South Africa Pushed to the Limit: The Political Economy of Change by Hein Marais. London: Zed Books, 2011. 566pp., £24.99, ISBN 9781848138599
Article first published online: 10 JAN 2013
© 2013 The Authors. Political Studies Review © 2013 Political Studies Association
Political Studies Review
Volume 11, Issue 1, pages 145–146, January 2013
How to Cite
Graham, M. (2013), South Africa Pushed to the Limit: The Political Economy of Change by Hein Marais. London: Zed Books, 2011. 566pp., £24.99, ISBN 9781848138599. Political Studies Review, 11: 145–146. doi: 10.1111/1478-9302.12000_116
- Issue published online: 10 JAN 2013
- Article first published online: 10 JAN 2013
In South Africa Pushed to the Limit, Hein Marais offers a hard-hitting and powerful polemic of post-apartheid South Africa under the stewardship of the African National Congress (ANC) since 1994. Marais assesses South Africa's progress beyond apartheid; in doing so, he investigates why certain decisions were made by the political elite and the impact these policies had upon the country and its people, while explaining why some initiatives failed to match their intended outcomes. This devastating critique of the ANC in power is a compelling read.
Set out thematically, the book explores a number of pertinent issues that have affected governance and society in modern South Africa. Some of the themes include the legacies of apartheid and the exile experiences of the ANC; the negotiations and pressures of South Africa's transition; the neo-liberal economic model implemented by the ANC; the mismanagement of health (in particular HIV/AIDS) and education; the failure of the ‘left’; and the very public battle for power between Thabo Mbeki and Jacob Zuma. These topics are developed and analysed in turn, with Marais skillfully demonstrating how a myriad of intertwined and often complex factors and pressures shaped the political economy of a democratic South Africa.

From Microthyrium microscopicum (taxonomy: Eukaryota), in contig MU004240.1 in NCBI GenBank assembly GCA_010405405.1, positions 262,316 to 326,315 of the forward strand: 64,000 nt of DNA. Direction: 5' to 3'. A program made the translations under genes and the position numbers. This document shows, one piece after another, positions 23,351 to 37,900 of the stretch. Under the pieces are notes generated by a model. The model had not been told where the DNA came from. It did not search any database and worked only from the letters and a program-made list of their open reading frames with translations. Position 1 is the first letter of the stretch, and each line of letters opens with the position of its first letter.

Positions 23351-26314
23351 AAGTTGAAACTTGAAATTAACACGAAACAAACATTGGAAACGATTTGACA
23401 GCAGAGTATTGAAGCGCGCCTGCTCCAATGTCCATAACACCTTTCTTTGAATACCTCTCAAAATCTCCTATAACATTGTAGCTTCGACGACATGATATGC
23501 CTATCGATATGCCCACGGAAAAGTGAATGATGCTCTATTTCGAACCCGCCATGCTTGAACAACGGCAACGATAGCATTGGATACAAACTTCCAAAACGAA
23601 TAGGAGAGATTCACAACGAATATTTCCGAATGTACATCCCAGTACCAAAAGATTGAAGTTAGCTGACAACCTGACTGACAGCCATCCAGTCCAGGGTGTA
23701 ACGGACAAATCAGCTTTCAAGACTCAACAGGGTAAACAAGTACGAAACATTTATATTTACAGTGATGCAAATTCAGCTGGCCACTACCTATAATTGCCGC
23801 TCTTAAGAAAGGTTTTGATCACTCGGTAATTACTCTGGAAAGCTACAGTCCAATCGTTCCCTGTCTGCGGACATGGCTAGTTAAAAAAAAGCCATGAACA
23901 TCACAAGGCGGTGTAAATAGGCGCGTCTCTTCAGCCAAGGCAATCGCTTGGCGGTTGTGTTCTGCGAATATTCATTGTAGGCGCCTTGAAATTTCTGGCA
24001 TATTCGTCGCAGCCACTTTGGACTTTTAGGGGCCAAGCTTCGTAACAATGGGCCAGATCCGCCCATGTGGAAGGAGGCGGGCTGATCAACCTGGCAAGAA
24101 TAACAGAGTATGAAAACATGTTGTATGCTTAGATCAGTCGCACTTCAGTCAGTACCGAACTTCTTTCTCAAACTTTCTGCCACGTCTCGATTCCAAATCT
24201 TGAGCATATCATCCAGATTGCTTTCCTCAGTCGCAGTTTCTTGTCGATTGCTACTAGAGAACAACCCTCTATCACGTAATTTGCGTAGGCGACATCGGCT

The core argument of the book rests upon the pervasive onslaught of neo-liberal ideology, illustrating how and why the ANC leadership succumbed to the incessant international and business pressure to adopt such principles. Marais adeptly argues that the interplay between neo-liberal forces and the ANC's own choices has fuelled the rampant inequality in South Africa and resulted in poor economic growth and the decline of its population's welfare. The book does offer examples of policy successes by the ANC and a few solutions to South Africa's current ills, yet these are few and far between. The overwhelming message is that unless the government takes far-reaching action, if business power is not curbed, or if the organised ‘left’ fails to regroup and challenge the ANC, there is little hope for drastic changes in South Africa. Although some might not agree with the forcefulness of Marais’ denouncement of neo-liberalism, his argument is nonetheless convincing.
Marais’ penetrating analysis of post-apartheid South Africa is excellent and leaves the reader in little doubt of what he believes are the causes of its current problems. For anyone wanting to gain a deeper understanding of South Africa in the democratic era, this book is a must read.